Connect with us


Governor Offers Reprieve to Cali’s Tax-Burdened Cannabis Cultivators

Gavin Newson’s proposed budget will eliminate the cultivation tax dragging down growers in the Golden State.




The cartoon by underground artist, R. Crumb, could portray the way many Californian cultivators have felt under the yoke of disproportionally high state taxes. PHOTO GLOBAL CANNABIS TIMES

As the first U.S. state to legalize medical cannabis and the largest for potential sales, California has been falling behind other states in one crucial area… making it profitable for cultivators. Even four years after adopting recreational cannabis sales, California’s market has grown to just one-third of its expected size and its cannabis farmers are seeing profits plowed under. On May 13, Governor Gavin Newsom announced his revised his 2022-23 budget, proposing to eliminate cannabis cultivation taxes in the Golden State. Newsom’s proposal would amend the recreational marijuana legalization ballot measure approved by California voters in 2016.

If Newsom’s budget passes legislation, cultivators will see early freedom on July 1st, 2022 with a temporary tax rate of zero on cultivation, according to the state’s Department of Cannabis Control. Cannabis cultivation, point of collection and remittance for excise taxes will be shifted to the consumer through sales, but the expectation is profitable yields – freed from taxes as high as $1,441 per pound – will drop legal prices. Low taxes on cannabis cultivators in Oregon and Colorado see residents spend nearly 400% more per capita on affordable, legal cannabis than Californians, according to a study published by the Reason Foundation.

“We have heard from many of you who have said that the current cannabis tax framework is overly complex,” said Department of Cannabis Control Director Nicole Elliott said in a public release. “We know that current tax policies disproportionately burden cannabis farmers and small businesses and create instability throughout the supply chain, ultimately undermining the societal benefits of a taxed and regulated market.”

The state’s cultivation tax is widely seen as make-or-break situation by many growers.

“California’s cannabis farmers are experiencing the biggest challenges of their time. Many farmers are considering going fallow this year. Busy Bee Organics, one of the first woman-owned, sun-grown farmers in Santa Barbara, has already declared she’s not planting this year,” said Sam Rodriguez, policy director of Good Farmers Great Neighbors – a California alliance of cannabis farmers and businesses. “California’s cultivation tax is regressive and has only contributed to uncertainty about the future of the state’s cannabis farmland economy and whether it can survive.”

Sometimes its own worst enemy
The proposal includes $670 million annually as funding for youth education, intervention and treatment. Allocation 3 will also fund state and local law enforcement programs. Tackling the black market is seen as key to the success of regulated cannabis in California. According to Statista – a provider of market and consumer data –  sales in black market cannabis reached approximately $8.7 billion in the state in 2019. The legal cannabis market took in sales of only $3.1 billion that same year.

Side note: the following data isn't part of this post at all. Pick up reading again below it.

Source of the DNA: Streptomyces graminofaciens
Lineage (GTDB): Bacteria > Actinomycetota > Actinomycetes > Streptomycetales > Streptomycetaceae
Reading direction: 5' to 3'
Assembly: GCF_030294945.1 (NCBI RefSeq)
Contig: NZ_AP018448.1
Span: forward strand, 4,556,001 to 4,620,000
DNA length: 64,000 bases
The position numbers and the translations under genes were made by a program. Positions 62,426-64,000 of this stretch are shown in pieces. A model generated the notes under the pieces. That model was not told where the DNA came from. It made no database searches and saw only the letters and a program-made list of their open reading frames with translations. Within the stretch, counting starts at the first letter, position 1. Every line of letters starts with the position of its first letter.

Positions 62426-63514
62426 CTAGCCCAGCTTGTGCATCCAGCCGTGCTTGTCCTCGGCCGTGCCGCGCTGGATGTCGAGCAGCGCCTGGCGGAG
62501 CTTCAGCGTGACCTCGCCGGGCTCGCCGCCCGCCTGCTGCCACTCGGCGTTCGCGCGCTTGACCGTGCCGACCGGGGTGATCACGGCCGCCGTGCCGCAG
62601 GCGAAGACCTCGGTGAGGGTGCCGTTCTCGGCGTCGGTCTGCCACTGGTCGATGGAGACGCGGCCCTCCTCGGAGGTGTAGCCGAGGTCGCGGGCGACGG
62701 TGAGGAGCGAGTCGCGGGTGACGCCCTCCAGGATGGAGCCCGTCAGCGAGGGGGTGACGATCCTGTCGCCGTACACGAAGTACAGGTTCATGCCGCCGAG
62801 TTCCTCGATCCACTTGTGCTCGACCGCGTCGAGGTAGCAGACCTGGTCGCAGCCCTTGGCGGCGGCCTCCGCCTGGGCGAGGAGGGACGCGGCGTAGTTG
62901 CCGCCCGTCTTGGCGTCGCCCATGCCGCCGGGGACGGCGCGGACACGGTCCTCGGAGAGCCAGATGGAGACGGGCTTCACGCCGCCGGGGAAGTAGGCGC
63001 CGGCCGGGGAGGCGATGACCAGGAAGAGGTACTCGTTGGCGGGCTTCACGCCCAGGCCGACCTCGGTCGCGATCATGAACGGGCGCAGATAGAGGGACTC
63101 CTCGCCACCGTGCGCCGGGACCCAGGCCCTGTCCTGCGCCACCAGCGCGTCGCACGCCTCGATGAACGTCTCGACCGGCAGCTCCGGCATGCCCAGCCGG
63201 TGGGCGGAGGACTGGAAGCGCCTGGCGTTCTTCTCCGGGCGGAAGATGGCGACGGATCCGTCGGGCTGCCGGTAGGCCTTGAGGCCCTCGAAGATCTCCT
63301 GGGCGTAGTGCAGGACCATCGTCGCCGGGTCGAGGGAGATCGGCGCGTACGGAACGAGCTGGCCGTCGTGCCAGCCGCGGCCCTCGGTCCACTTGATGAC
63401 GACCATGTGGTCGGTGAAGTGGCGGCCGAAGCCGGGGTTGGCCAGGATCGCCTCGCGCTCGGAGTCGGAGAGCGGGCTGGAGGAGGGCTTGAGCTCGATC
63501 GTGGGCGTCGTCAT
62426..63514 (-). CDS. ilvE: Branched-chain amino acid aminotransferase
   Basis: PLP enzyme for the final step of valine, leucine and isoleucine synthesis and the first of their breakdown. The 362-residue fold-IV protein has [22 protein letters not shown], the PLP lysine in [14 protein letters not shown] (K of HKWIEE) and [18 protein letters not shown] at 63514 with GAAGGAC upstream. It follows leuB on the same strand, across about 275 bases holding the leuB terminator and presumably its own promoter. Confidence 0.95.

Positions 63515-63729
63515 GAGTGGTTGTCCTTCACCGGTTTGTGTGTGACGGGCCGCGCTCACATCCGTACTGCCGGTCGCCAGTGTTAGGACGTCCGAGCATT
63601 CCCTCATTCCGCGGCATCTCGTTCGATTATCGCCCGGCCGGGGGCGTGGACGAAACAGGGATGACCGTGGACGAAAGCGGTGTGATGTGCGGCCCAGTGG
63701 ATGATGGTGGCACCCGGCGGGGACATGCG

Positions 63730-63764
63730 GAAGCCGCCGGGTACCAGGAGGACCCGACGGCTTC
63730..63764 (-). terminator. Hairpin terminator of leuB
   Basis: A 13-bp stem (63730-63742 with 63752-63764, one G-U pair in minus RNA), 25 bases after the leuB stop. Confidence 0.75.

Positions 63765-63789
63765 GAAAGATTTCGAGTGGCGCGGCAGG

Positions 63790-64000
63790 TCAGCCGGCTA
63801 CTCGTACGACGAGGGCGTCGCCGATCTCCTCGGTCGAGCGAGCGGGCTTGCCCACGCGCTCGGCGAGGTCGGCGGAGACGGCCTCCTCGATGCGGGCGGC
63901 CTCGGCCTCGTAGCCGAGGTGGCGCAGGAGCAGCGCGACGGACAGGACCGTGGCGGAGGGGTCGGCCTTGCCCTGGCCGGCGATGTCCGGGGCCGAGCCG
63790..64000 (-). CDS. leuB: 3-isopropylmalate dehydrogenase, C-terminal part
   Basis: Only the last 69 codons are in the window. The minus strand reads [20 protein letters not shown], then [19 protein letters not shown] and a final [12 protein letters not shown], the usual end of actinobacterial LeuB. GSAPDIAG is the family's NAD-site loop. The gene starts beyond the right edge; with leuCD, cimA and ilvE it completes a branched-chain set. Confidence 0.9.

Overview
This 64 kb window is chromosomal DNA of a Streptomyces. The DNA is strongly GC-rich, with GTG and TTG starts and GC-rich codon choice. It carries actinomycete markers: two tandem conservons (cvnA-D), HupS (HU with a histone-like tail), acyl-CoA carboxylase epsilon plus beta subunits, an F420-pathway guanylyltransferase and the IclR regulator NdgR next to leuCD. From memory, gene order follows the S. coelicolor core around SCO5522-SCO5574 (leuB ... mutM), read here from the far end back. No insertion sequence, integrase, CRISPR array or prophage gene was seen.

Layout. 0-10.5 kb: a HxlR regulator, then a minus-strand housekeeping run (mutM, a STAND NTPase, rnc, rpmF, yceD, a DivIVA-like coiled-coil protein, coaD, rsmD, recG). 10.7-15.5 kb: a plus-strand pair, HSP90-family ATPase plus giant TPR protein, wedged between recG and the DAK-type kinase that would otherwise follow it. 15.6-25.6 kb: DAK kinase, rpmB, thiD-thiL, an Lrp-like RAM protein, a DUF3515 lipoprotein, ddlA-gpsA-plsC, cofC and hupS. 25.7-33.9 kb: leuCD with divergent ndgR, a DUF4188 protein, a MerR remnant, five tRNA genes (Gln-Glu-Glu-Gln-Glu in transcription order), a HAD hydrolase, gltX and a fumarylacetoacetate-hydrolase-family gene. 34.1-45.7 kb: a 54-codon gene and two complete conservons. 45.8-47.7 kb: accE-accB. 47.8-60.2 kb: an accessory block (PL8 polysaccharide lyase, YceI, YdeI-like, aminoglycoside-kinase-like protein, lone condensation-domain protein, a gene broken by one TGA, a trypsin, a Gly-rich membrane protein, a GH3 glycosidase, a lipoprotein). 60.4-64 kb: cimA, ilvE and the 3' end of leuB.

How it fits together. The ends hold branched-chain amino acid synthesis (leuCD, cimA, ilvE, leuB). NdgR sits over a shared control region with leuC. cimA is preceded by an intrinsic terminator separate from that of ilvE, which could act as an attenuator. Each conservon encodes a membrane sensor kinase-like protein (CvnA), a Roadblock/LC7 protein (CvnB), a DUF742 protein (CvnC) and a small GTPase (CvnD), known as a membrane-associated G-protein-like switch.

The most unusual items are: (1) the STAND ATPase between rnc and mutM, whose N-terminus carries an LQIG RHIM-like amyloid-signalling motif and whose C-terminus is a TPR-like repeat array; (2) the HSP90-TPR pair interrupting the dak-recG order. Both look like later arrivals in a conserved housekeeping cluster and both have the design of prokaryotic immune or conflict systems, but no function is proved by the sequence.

When it comes to battling illicit cannabis sales, California’s local governments are in many ways their own worst enemies. Stores selling cannabis for recreational purposes have been banned from 80% of the 482 municipalities in California, reported Reason Foundation. Oregon has one legal cannabis retailer for every 6,145 residents and Colorado has one legal retailer for every 13,838 residents while California has just one legal cannabis retailer for every 29,292 residents, its study found. Programs that incentivize municipalities to reexamine their policies and expand legal access to cannabis could help end the bootlegging.

“We are experiencing first-hand a serious price compression in the California supply-chain in part as a result of the illegal market, high taxes and fees and a patchwork of inconsistent local taxes driving legal operators to the brink of a financial cliff,” said Amy O’Gorman Jenkins, president of Precision Advocacy and a lobbyist for the California Cannabis Industry Association. “We cannot allow the largest cannabis market in the world to fail.”



Brad Cheng is the digital editor of Global Cannabis Times, produced by SmartWork Media. Brad's journalism career spans working as an editor for PR Newswire, The Nation and The Santa Barbara News Press, and as Managing Editor of The Katy Courier, and publisher of Now This in Princeton. His career as a screenwriter took him into entertainment advertising, writing major film campaigns for studios and for HBO.



Going Global - Pioneering Cannabis Hospitality: A Conversation with Arend Richard

In this enlightening interview, Arend Richard, a seasoned entrepreneur from the cannabis industry, shares his journey from starting a YouTube channel to educate on cannabis use, to co-founding WeedTube, and developing a unique cannabis hospitality business. Born and raised in Colorado, Aaron discusses the evolution of his business ventures and his current project—creating a welcoming, educational environment for both seasoned and first-time cannabis users. He delves into the challenges of establishing a cannabis-friendly social space, including regulatory hurdles and community engagement, and highlights his vision for a new kind of social interaction centered around cannabis.

Promoted Headlines

Most Popular